“The supply and demand kept up with each other,” he said. “Banks were financing when there was a comfort level that the sales pace would go along with the construction [schedule]. It was this way in the 1980s and 1990s.”

Colombo’s panel also included Reid Boren, managing partner of Two Roads Development; Silvia Coltrane, CEO of Transacta Developers; Neil Farman, president and founder of the Plaza Group; David Martin, president and co-founder of Terra Group; and moderator Suzanne Amaducci-Adams, a partner with law firm Bilzin Sumberg.

Source:: The Real Deal

On the scene at billionaire Vlad Doronin’s private Art Basel bash: PHOTOS

Real estate and art share a special relationship in Miami, especially during the week-long Art Basel event every year, when thousands of the world’s wealthy elite come to peruse both art pieces and properties.

To commemorate Art Basel, billionaire Russian developer Vlad Doronin held a bash at his Star Island mansion as part of a marketing campaign for his ultra-luxe Missoni Baia project in Edgewater.

Roughly 200 guests showed up — including Miami Beach Mayor Philip Levine — to hob knob with real estate bigwigs and local tastemakers. The night was capped off by a throng of speeches from Doronin himself, Miami power broker Alicia Cervera, Cain Hoy Enterprises Chief Executive Jonathan Goldstein and Ottavio Missoni Jr. of the Missoni family.

The night was interrupted when Miami’s notoriously temperamental weather threw down a 20-minute rainstorm that sent Doronin’s guests running for cover.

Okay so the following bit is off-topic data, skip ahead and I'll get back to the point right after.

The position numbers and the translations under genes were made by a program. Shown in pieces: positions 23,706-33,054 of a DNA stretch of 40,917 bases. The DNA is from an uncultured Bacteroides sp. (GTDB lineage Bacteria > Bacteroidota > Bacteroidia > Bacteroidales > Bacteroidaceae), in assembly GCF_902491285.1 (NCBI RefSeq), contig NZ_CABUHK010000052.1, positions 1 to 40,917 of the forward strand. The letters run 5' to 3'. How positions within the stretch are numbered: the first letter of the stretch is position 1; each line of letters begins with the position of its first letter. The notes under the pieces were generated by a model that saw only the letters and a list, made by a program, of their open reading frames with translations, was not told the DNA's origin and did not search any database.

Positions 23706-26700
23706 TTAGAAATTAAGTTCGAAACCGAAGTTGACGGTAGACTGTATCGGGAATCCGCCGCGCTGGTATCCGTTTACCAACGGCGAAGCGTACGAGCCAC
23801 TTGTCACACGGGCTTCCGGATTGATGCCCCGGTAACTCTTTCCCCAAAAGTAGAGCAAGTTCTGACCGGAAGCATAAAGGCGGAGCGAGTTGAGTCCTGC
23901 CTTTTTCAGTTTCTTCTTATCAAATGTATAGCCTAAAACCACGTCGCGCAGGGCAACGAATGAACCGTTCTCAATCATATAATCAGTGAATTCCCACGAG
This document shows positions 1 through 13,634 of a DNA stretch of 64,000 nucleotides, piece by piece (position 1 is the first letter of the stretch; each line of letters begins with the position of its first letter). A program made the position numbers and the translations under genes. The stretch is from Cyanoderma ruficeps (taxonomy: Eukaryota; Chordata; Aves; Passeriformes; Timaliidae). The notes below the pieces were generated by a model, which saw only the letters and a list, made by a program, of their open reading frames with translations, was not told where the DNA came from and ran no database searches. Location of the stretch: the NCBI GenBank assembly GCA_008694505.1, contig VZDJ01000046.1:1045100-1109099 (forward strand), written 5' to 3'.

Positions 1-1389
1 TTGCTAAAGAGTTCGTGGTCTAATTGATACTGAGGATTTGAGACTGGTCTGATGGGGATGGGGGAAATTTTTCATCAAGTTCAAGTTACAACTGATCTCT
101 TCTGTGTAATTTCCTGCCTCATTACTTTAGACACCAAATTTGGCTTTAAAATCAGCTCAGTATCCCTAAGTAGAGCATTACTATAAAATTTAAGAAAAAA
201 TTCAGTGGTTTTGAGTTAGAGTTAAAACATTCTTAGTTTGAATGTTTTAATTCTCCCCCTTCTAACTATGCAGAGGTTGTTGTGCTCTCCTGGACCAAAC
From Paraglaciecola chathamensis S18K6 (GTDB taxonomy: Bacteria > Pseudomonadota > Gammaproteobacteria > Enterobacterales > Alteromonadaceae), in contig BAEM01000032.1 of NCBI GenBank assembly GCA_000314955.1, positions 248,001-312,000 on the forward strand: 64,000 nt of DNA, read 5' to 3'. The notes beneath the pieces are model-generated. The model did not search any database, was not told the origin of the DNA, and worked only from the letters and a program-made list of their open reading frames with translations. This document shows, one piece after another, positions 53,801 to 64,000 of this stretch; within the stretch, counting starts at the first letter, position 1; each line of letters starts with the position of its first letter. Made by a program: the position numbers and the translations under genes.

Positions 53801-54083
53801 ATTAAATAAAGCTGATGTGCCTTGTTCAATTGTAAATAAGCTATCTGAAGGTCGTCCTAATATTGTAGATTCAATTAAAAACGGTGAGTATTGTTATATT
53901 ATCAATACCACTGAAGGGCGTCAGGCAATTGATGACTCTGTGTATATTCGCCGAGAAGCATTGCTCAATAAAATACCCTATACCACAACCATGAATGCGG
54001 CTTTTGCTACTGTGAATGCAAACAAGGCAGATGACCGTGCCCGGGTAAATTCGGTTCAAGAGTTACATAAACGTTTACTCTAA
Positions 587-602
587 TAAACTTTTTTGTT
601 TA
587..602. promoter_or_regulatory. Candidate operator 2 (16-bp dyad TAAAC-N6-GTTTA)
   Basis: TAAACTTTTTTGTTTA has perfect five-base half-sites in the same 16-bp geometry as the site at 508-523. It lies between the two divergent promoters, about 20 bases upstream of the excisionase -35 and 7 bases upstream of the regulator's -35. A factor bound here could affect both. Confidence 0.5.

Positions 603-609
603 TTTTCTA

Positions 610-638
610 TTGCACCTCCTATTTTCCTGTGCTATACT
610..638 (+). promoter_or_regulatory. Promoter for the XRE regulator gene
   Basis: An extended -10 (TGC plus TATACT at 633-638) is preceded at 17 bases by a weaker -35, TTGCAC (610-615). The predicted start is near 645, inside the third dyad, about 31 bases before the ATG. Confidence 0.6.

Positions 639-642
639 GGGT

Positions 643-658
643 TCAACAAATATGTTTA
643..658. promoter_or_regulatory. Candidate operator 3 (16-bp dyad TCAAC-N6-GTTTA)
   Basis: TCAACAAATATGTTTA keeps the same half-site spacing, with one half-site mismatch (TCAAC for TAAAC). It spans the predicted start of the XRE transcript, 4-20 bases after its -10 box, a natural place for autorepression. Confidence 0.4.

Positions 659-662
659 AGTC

Miami’s Urban Development Review Board recently gave design approvals for the 57-story Missoni Baia, which is slated rise at 700 Northeast 26th Street with 146 units. Prices at the tower average $900 per square foot, with units ranging from two to four bedrooms. — Sean Stewart-Muniz and Katherine Kallergis

Source:: The Real Deal

Italian restaurateur lists newly redeveloped home in Miami’s Bay Point for $14M

4445 Lake Avenue in Miami. Inset: Nicola Schon (Credit: Getty Images)

Italian restaurateur Nicola Schon has completed his waterfront, Italian-style home in Miami’s Bay Point neighborhood and hired the Jills to sell it for $13.9 million.

Schon, who owns Quattro Gastronomia Italiana in South Beach, owns the property at 4445 Lake Road through an LLC. Records show the entity paid $2.55 million for the 23,020-square-foot site in 2011 and completed a partial demolition of the 1957 home and made additions to the property.